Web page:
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1 Million Borrowers Regain Equity in 2016

According to CoreLogic 48 million homes, about 93.8 percent of those with a mortgage, now have positive equity. Negative equity peaked at 26 percent of mortgaged residential properties in Q4 2009 based on the company's equity data analysis, which began in Q3 2009.

Negative equity, often referred to as being "underwater" or "upside down," applies to borrowers who owe more on their mortgages than their homes are worth. Negative equity can occur because of a decline in home value, an increase in mortgage debt or both.

The mortgaged homes that remained in negative territory at the end of the fourth quarter of 2016 numbered 3.17 million, a 6.2 percent rate. This is down 2 percent from the third quarter's total of 3.23 million homes or 6.3 percent of all mortgaged homes, and down 25 percent from the fourth quarter of 2015 when there were 4.23 million homes without equity.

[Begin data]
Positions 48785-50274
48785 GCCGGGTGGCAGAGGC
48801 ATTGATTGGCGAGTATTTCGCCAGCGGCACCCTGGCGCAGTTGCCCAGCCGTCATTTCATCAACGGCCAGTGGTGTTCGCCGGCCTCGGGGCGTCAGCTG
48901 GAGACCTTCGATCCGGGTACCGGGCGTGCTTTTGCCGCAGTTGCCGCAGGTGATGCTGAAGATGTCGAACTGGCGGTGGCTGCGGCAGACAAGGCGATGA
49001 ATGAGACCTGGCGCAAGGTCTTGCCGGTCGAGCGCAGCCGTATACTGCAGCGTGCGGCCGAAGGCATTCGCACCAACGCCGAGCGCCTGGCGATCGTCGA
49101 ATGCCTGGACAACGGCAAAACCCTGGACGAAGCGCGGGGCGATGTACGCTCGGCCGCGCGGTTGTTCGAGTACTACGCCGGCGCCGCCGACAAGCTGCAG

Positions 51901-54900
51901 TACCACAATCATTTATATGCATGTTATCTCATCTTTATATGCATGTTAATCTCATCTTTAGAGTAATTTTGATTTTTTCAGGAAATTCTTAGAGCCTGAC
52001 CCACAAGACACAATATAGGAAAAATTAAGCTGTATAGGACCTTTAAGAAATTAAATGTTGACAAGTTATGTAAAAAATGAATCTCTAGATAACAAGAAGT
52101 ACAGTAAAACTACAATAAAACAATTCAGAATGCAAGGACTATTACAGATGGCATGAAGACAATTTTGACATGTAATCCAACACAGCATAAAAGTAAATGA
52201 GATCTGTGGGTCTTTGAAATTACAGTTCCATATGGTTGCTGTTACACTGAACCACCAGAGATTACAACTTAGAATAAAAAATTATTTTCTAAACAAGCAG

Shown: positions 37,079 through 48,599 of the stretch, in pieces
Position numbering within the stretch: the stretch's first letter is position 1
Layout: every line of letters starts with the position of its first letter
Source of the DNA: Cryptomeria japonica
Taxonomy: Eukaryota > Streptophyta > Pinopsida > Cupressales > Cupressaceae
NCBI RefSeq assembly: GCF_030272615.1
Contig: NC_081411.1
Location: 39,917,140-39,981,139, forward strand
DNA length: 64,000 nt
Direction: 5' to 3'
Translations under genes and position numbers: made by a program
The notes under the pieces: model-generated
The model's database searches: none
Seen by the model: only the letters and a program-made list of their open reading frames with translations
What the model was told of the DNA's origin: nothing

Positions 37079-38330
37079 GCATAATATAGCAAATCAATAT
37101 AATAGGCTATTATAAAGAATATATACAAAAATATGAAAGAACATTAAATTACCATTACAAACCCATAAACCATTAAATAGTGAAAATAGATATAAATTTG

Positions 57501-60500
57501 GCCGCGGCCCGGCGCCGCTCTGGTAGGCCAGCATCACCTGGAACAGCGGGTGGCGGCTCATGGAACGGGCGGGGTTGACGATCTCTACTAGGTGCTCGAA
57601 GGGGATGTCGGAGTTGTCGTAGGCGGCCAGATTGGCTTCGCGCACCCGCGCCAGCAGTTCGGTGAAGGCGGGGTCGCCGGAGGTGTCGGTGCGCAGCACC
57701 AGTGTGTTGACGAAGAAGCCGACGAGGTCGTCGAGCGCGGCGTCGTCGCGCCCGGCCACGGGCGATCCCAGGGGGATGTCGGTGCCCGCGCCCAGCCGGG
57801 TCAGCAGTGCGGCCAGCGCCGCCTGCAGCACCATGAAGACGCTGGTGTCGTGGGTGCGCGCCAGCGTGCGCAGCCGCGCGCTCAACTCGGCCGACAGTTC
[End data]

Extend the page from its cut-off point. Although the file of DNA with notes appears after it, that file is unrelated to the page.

Average home equity in the United States rose by $13,700 for U.S. homeowners during 2016.

Home-price appreciation was slower in California at 5.8%, the high price of housing there led to California homeowners gaining an average of $26,000 in home equity wealth last year.

The total amount of negative equity totaled $283 billion at the end of the fourth quarter. This is down 0.3% or $700 million from the third quarter and down 8.4% or $26 billion from last year.

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